Trabeculectomy

WHAT YOU SHOULD KNOW:

Trabeculectomy (Inpatient Care) Care Guide

A trabeculectomy is surgery to treat open angle glaucoma. The trabecular meshwork is the drainage system for your eye. A trabeculectomy will help repair the drainage system and decrease your eye pressure. This surgery is usually done if other treatments do not keep your eye pressure low enough.

CARE AGREEMENT:

You have the right to help plan your care. Learn about your health condition and how it may be treated. Discuss treatment options with your caregivers to decide what care you want to receive. You always have the right to refuse treatment.

RISKS:

You may bleed more than expected or get an infection. Your glaucoma may not get better or may become worse. Your eye pressure may become too low. This could cause your vision to get worse. You could lose your vision. You may develop a scar that causes the hole to close. This could make your eye pressure increase again. You may get cataracts (cloudy vision). You may need more surgery to treat your glaucoma.

WHILE YOU ARE HERE:

  • Informed consent is a legal document that explains the tests, treatments, or procedures that you may need. Informed consent means you understand what will be done and can make decisions about what you want. You give your permission when you sign the consent form. You can have someone sign this form for you if you are not able to sign it. You have the right to understand your medical care in words you know. Before you sign the consent form, understand the risks and benefits of what will be done. Make sure all your questions are answered.

  • An IV is a small tube placed in your vein that is used to give you medicine or liquids.

  • Anesthesia: This is medicine to make you comfortable during the surgery. Caregivers will work with you to decide which anesthesia is best for you.

    • General anesthesia: Caregivers use this medicine to keep you asleep and free from pain during surgery. They may give you anesthesia through your IV. You may breathe it in through a mask or a tube placed down your throat. The tube may cause you to have a sore throat when you wake up.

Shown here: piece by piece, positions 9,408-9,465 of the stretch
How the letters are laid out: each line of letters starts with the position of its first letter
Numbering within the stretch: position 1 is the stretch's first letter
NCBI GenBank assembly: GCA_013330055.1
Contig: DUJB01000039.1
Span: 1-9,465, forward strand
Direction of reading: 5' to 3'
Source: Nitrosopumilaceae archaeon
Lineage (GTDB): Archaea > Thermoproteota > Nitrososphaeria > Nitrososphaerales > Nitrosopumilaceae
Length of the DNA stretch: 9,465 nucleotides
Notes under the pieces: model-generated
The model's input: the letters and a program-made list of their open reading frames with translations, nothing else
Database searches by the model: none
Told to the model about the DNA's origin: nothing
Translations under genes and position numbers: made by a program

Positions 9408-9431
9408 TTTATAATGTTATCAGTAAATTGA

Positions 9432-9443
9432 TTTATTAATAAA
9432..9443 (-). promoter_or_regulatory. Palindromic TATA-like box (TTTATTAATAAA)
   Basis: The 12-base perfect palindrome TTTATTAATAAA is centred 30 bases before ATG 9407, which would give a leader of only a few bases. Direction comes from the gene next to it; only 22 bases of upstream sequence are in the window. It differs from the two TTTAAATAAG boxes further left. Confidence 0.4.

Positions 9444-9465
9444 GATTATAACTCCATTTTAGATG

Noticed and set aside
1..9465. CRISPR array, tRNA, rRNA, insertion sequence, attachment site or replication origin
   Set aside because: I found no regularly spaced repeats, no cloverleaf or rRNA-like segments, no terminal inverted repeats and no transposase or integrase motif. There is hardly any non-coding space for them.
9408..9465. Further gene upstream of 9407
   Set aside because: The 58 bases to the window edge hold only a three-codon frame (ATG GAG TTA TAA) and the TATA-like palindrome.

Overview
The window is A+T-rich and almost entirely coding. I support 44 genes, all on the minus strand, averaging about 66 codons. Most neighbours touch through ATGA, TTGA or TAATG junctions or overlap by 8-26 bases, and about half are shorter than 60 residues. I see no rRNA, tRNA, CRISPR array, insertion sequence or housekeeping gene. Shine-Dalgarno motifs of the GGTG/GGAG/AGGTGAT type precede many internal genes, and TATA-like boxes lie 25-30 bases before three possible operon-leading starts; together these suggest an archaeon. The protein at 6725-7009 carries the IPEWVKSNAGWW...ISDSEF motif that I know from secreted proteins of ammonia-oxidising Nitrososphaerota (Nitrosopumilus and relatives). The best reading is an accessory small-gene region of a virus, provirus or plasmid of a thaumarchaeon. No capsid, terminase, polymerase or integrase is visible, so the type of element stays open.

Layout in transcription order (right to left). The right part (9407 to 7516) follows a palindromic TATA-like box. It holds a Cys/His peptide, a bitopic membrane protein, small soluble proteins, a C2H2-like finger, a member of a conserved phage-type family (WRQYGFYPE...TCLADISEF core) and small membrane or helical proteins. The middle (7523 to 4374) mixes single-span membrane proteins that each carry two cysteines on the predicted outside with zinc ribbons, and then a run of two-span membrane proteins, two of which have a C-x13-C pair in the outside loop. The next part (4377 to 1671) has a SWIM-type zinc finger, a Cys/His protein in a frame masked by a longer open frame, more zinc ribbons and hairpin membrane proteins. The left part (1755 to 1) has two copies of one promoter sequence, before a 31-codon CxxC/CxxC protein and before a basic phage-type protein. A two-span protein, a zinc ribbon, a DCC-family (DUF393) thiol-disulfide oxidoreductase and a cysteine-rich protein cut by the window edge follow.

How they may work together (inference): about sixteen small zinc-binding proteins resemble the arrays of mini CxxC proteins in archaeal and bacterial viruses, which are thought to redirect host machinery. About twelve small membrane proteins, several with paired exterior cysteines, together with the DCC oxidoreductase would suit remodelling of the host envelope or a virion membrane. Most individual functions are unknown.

• Local anesthesia: This is a shot of medicine put into the skin around your eye. It is used to numb the area and dull the pain. You may still feel pressure or pushing during surgery.

During your surgery:

  • Your caregiver will use an eyelid holder to keep your eye wide open during surgery. He will make a tiny hole in the top of your sclera. A small piece of the sclera will be removed. A piece of the conjunctiva (clear layer that covers your eye) will be stitched over the hole in the sclera. When eye fluid flows out of the hole, it forms a pocket on the surface of the sclera. The hole allows enough eye fluid to flow out to keep your eye pressure at a healthy level.

  • Stitches will be used to close the incisions. The stitches in your eye will dissolve on their own. Eyedrops or ointment will be put in your eye after surgery. A bandage will be taped over your eye. This keeps the area clean and dry to prevent infection. A metal or plastic shield may be placed over the bandage to prevent you from accidentally bumping your eye.

After your surgery:

You will be taken to a room to rest until you are fully awake. Caregivers will monitor you closely for any problems. Do not get out of bed until your caregiver says it is okay. When your caregiver sees that you are okay, you will be taken to your hospital room.

© 2013 Truven Health Analytics Inc. Information is for End User's use only and may not be sold, redistributed or otherwise used for commercial purposes. All illustrations and images included in CareNotes® are the copyrighted property of A.D.A.M., Inc. or Truven Health Analytics.

The above information is an educational aid only. It is not intended as medical advice for individual conditions or treatments. Talk to your doctor, nurse or pharmacist before following any medical regimen to see if it is safe and effective for you.

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